Paint your plate: a colorful way to calm inflammation

Are you curious what the deal is about inflammation? And what you can eat to cool it down? Let me make it super simple.

Inflammation can be appropriate and helpful when it’s in response to an acute injury. The swelling and redness surrounding a cut on your finger are visible evidence of the body’s troops rushing to heal injury and prevent infection.

But what if inflammation goes off the rails? Bacterial or viral infections, chemicals, trauma, stress, an unhealthy balance of gut bacteria, and certain foods, for example, can irritate tissues and cause the immune system to overreact. Chemicals from white blood cells are released into the bloodstream and tissues to protect your body, creating warmth and redness—and potentially causing rather than preventing health problems, including big ticket diseases such as autoimmune conditions and cancer.

A simple solution

What can you do? Add anti-inflammatory foods to your diet. There’s no need to adopt rigid restrictions, nor follow a specific  “anti-inflammatory diet.” The solution is much easier and much more fun than that!

Just learn the foods to adopt, so you have a menu of options to play with and explore.

The foods to adopt

Foods to turn to? You want to include lots of flavonoids, a group of phytochemicals that are important components of many fruits and vegetables and the most powerful antioxidants in our diet. My advice, as always, is to fall in love with vegetables! Learn the many options so you have lots of beautiful options for your palette, and paint your plate with color.

When you pack every plate with color, you know are incorporating lots of flavonoids. In other words, superpowers! I want to show you there’s more than just the science. Feel free step out of  “diet” mode and into beauty and flavor. The Greek word dieta has as much to do with lifestyle as with food. In fact, let’s just say that it has to do with life! By playing with color, and choosing simple ways of preparing foods, you can make it so easy to incorporate anti-inflammatory, healthy nourishment into your life.

Expand your food-color palette:

  • Green: kale, arugula, avocado, bok choy, lettuces, chard, collards, beet and turnip greens, dandelion greens, broccoli, Brussels sprouts, Romanesco broccoli, snap peas, cabbages, asparagus, artichokes, watercress, fennel, green tea, parsley, cilantro, basil, rosemary, leeks, scallions, limes, celery. There are so many options! What green floats your boat today?
  • Purples & reds: beets, raspberries, eggplants, strawberries, blueberries, blackberries, purple potatoes and sweet potatoes,  red cabbage, purple cauliflower, apples, tomatoes, red & purple peppers, pomegranate, cherries, watermelon, grapes, radishes, cranberries, purple and red carrots, red pears, purple kohlrabi.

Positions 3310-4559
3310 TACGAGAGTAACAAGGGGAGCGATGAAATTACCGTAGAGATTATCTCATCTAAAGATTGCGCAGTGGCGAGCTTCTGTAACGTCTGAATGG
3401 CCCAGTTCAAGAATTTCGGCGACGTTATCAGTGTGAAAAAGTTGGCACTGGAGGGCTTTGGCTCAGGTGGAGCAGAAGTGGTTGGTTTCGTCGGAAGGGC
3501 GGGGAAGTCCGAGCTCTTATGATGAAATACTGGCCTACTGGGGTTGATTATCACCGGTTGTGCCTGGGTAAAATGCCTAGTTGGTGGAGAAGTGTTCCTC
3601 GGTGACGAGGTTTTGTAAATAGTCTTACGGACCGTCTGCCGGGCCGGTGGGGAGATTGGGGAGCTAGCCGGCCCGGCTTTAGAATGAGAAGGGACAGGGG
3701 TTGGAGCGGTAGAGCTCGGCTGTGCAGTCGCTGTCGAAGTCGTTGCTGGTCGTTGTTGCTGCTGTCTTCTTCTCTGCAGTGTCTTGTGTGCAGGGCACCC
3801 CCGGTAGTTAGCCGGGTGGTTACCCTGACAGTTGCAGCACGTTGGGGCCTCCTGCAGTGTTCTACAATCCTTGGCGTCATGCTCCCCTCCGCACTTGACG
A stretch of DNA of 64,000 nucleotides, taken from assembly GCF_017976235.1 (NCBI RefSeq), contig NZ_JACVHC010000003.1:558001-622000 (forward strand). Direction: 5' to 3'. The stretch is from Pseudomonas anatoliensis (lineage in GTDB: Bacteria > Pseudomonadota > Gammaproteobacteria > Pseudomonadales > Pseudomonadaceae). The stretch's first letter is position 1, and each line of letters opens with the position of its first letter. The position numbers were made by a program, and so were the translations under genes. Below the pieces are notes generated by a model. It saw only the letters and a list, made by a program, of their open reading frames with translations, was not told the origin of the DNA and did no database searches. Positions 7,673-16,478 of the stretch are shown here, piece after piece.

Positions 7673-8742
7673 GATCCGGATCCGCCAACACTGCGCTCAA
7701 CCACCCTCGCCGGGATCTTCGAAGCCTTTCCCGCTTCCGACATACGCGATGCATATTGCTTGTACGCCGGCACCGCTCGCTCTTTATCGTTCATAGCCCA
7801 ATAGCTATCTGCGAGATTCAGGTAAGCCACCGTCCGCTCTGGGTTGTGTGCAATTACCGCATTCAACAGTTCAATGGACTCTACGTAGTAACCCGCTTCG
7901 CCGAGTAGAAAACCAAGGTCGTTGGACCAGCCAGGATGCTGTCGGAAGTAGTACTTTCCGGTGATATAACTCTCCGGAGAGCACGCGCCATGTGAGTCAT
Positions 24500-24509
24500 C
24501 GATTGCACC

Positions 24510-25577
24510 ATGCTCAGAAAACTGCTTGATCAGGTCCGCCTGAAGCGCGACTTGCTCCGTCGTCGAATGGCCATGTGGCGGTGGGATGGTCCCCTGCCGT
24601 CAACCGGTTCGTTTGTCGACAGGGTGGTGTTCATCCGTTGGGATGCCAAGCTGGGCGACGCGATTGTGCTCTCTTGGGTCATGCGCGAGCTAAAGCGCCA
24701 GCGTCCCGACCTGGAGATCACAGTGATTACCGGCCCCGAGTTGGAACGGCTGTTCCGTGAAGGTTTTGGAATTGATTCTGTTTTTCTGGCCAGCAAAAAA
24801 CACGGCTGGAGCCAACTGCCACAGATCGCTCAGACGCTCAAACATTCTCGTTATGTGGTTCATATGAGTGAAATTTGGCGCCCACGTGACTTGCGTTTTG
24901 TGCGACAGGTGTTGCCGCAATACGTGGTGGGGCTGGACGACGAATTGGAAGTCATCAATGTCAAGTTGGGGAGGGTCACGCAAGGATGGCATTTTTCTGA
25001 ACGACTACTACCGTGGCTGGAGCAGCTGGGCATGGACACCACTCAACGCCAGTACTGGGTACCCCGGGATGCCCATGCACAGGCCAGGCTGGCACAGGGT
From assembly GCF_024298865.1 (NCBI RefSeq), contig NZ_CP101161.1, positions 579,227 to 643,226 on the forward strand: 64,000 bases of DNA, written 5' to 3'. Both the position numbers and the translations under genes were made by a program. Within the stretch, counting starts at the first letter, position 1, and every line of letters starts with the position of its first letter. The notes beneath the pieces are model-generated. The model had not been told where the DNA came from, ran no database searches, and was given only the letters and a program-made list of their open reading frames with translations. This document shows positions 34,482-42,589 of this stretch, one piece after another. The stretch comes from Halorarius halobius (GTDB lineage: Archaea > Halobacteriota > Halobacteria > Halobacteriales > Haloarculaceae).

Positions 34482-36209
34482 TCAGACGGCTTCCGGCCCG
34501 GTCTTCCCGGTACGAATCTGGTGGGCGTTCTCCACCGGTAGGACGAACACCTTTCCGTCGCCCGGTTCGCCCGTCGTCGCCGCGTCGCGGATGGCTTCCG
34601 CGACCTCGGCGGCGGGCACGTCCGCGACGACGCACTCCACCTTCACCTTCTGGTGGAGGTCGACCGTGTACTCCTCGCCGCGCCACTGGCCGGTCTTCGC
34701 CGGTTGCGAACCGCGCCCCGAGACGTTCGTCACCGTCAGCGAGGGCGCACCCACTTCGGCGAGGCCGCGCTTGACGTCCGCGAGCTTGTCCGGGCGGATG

• Yellow, orange & gold: all the winter squashes and many summer squashes, oranges, lemons, yellow and orange peppers and tomatoes, corn, carrots, apricots, peaches, nectarines, cantaloupe, papaya, mango, orange cauliflower, French melons, sweet potatoes, persimmons, Olive oil, turmeric, saffron.

Now you get to mix them on your plate! If you mix and match colors in your meals, how dynamic your meals will look. Mixing greens with orange squash in the winter, or radishes in the spring, or tomatoes with beautiful green salad in the summer. And of course, accessorize with spices! Garlic is a major anti-inflammatory food.

Try an experiment: Cook for a week with… color!

Whether you're in front of the produce at the grocery store or browsing your farm market, what’s fresh and colorful?

Some interesting combinations:

  • Arugula, avocado & radish. The dark green, kind of bitter, plus the beautiful fat of the avocado and the crunch and color of the red radish.
  • Love avocado toast?  Smoosh the avocado, add the arugula and sliced red radish.
  • Stuff a sweet potato with sauteed chard or your favorite dark leafy green. Sprinkle with pomegranate or dried cranberries.
  • Mint, baby greens, fennel and strawberries.
  • Slaws: red cabbage, herbs (mint, parsley, cilantro), shredded carrots. Or my favorite, shredded red cabbage and shredded beets.
  • Blueberries. Don’t underestimate adding blueberries to a salad or an abundance bowl. They give a pop! Not too sweet, but surprising.
  • Celery, carrots, cucumber, fennel, dill, parsley. This combo says summer.
  • Celery, apples and walnuts. A Waldorf salad.
  • Celery, parsley and tomatoes.
  • Top your favorite greens with colorful roasted vegetables. Sprinkle with blueberries,
Carrot Apple Slaw with Cranberries.jpg

Classic slaws usually aren’t much to get excited about. But that’s not the case here. This slaw is a feast for the eyes and palate, with visual zing and a host of delightful contrasts for all of the senses: crispy and chewy, tart and sweet, fruits and veggies—all in one beautiful package.

Strawberry, Fennel and Arugula Salad.jpg

People often tell me that they love salad but get bored with the same old version they always make. If that sounds like you, let this salad serve as a springboard for endless seasonal variations, such as strawberries and arugula in the spring. In addition to having an incredibly sweet taste, strawberries have anticancer and anti-inflammatory properties.


I always think of baked sweet potatoes as little rafts of nutritious delight, carrying numerous other healthy ingredients along for the ride. Chopped herbs, chutneys, veggies, nut creams, yogurt… all are great variations. And so simple to prepare. Bake four, eat one, put the rest in an airtight container, and they reheat in a flash. A great go-to food!